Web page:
Chesapeake 16 - top of end pours

Hi - this is my first post - been lurking for a couple of weeks now.  I'm building a Chesapeake 16 and am most of the way through the end pours.  After reading several other posts, I'm almost ashamed to admit that I made the pours larger than the plans call for.  I did fill them with small pieces of wood in addition to the epoxy, so they are not as heavy as they could have been.....but it's done.

My question is about the top of the end pours where the deck attaches to them.  The book discusses pouring to the top of the sheer clamps and using a file to round them off.  Epoxy is hard and I was thinking about cutting a piece of wood to fit the top of the endpour and rounding that off instead.  Any comments?

Also, I am assuming that the areas from the pointy ends to the end of the end pours should have the same arcs as the decks.  Is this true?

Excellent forum - lots of good advice here - thanks in advance for any comments/suggestions.  



7 replies:

« Previous Post       List of Posts       Next Post »

RE: Chesapeake 16 - top of end pours


I am not to this point yet but am also working on a Chesse 16.  I read about how regular epoxy heats up too much to do end pours and did see that first hand when I mixed too much in a small container.  Did you use the slow drying epoxy as I believe they recommend or did use get away with just using the regular expoxy?  I don't think you had to have to epoxy rounded off on the ends because the deck will be very stiff in that area, but I could be mistaken, this is my first one.  Let me know and good luck!

RE: Chesapeake 16 - top of end pours

Leave it as is until the boat is done, then turn it upside down with one end propped on a stepladder and pour in a couple of ounces of slightly thickened epoxy. I used West G-Flex, which is pre-thickened and designed to stick to everything, for my end pours. You can see photos of this technique at

RE: Chesapeake 16 - top of end pours


Don't worry about those flat end pours... the plywood at each end (last 12 inches or so) is basically flat anyway.  The deck curve disappears about 18 inches from each end.  This will become blindingly obvious as you nail towards the front and back (I was amazed at how well that curve mellows and then simply vanishes).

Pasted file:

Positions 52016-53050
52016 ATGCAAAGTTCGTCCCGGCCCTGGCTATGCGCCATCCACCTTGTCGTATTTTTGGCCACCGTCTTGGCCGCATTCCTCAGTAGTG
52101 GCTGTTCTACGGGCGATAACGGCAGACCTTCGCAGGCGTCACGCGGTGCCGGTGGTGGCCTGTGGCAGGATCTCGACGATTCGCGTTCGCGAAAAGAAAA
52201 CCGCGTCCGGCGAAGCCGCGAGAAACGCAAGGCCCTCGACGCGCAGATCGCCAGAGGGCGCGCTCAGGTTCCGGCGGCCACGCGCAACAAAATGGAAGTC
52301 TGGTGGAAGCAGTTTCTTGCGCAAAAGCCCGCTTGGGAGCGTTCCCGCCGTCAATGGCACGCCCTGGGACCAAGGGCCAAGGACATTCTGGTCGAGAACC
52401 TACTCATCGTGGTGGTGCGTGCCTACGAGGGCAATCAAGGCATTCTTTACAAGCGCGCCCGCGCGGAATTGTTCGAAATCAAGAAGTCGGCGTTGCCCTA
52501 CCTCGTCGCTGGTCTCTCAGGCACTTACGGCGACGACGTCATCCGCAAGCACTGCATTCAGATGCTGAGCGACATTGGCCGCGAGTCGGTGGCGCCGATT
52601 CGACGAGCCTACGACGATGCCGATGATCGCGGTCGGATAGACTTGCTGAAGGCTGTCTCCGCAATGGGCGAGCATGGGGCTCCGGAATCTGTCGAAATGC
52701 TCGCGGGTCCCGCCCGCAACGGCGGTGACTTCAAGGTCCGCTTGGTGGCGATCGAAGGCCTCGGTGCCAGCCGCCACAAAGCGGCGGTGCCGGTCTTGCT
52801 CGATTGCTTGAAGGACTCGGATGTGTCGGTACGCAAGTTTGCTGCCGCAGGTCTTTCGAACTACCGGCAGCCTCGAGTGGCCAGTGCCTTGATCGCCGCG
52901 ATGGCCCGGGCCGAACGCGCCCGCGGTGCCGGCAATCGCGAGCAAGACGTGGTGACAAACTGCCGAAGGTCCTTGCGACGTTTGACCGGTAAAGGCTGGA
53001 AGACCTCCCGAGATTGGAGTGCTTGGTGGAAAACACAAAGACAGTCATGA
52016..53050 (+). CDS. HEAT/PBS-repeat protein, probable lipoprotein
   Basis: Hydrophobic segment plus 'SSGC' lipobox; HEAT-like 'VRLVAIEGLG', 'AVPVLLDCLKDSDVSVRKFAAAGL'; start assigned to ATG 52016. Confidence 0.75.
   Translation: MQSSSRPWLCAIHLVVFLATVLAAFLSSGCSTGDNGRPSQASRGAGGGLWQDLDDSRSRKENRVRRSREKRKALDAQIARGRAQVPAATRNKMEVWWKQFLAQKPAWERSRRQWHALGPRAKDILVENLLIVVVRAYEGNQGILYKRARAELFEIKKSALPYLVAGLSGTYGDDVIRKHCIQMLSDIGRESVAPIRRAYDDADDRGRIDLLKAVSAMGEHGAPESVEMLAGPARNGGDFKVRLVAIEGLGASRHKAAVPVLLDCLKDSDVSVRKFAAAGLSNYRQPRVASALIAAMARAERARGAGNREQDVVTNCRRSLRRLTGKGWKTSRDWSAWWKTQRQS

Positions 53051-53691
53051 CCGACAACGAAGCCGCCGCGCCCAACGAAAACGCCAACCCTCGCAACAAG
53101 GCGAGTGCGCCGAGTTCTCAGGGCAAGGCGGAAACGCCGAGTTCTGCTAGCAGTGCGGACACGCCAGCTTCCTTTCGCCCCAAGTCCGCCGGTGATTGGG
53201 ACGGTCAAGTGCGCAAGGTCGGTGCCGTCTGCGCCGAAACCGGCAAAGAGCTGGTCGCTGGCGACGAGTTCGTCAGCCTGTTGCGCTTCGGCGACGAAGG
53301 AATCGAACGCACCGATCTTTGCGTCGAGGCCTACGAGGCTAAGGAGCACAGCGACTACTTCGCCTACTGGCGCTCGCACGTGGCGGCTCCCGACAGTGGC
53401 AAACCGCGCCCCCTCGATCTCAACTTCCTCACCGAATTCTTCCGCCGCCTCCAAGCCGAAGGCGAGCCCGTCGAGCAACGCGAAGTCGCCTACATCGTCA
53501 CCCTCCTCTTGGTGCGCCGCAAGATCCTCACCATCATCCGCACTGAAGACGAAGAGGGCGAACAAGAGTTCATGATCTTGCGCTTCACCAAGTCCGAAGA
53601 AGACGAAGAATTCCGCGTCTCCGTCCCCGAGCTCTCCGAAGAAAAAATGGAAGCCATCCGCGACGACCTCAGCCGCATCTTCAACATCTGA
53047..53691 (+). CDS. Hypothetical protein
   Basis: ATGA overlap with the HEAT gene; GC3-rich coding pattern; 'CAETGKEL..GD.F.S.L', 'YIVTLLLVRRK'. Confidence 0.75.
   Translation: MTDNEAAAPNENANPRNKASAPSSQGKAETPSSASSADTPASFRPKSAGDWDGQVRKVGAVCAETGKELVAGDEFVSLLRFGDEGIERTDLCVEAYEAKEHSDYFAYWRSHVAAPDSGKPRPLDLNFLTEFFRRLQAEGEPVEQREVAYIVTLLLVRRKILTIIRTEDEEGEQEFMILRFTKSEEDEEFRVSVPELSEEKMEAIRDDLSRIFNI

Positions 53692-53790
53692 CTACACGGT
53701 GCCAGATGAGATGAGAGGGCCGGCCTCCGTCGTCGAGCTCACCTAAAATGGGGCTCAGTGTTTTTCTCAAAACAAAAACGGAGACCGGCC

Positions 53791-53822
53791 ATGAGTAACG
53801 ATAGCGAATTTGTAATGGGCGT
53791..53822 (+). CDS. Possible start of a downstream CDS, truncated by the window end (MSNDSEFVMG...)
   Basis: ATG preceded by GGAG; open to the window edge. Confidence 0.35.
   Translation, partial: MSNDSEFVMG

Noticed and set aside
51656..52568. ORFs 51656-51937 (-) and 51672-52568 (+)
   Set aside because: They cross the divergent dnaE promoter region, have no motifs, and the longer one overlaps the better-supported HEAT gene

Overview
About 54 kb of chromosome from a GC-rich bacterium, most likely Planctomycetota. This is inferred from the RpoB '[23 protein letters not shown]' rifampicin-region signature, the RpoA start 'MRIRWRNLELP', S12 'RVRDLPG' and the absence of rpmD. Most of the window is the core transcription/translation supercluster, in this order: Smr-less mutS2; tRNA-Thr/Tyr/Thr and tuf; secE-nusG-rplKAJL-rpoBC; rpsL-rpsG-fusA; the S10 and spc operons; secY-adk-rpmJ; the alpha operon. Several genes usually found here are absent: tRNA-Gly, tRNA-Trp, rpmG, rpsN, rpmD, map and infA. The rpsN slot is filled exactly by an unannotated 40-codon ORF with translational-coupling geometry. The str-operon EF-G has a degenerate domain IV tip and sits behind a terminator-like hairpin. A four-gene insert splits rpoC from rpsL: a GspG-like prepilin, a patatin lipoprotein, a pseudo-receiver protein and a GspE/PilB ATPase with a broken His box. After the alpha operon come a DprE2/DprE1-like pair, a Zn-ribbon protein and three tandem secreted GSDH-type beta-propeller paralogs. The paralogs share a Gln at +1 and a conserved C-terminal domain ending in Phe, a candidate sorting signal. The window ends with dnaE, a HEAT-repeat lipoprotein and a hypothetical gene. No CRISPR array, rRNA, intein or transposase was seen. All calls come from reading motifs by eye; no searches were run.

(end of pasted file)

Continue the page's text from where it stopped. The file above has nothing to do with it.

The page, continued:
When you glue the deck on you'll find the epoxy is thick enough to fill any remaining voids on top of your end pours... if it's not that thick it isn't thick enough!  Just use a spatula and spread/fill whatever voids are there (mine were only about 1/4" deep and hence took very little epoxy).

Using wood pieces in the end pours was a good idea!  Saves epoxy AND weight.

Good luck,



top of end pours

Thanks for all of the comments/suggestions.  One thing - the sheer clamps are 1/4" above the sides of the boat and go to within about 4-5" of the bow point.  How do I make that transition?  Do I need to?  Is nailing in the sheer clamps 4-5" away enought to keep the point down?

Wes - you've got a great blog/website - I'm strongly considering your method to finish the top of my end pour.

Kiz - For the end pours, I used both fast and slow WEST hardener and resin that I had left over from another project.  Both got hot, but it was manageable.  I did feel the need to stay in the shop until they had cooled off.

RE: Chesapeake 16 - top of end pours


As you plane the shear clamps down the edge of the clamp will meet the plywood (especially at the cockpit area; I planed down into the sides by almost 1/4" to get the desired angle)... so as you plane towards the ends just turn the angle inword, thus eliminating all the solid wood rising above the plywood. 

As to holding the ends down, the natural upswing of the tips/ends produces enough downward pressure on the top that the last nails (4-5 inches from the end) give enough pressure to hold the last inches down firm against the hull/end pours.  That was my experience.

I had the same heat issue when I poured mine (mixed with a quart of microballoons), it got so hot you didn't want your hand touching the wood for more than a second.  An earlier incident happened when I mixed 1 1/2 cups of resin and couldn't finish the last 1/2 cup... it got so hot the bristles of my brush turned black and started smoking!  Even still, I never worried about a fire issue with the plywood... everything cooled down in an hour or so.

Post pics as you go (or at least take them - comes in handy for your next build!).


RE: Chesapeake 16 - top of end pours

I have completed 1/2 my end pour and left some room at the shear to allow a second pour once the deck is complete.  I wanted to have a little more control over where the epoxy went on my pour, especially in the front.  I had no problem grinding off the epoxy, a dremel tool works great for some of the hard to reach drips.

« Previous Post     List of Posts     Next Post »

Please login or register to post a reply.


Follow us on Instagram: @clcboats & @clcteardrop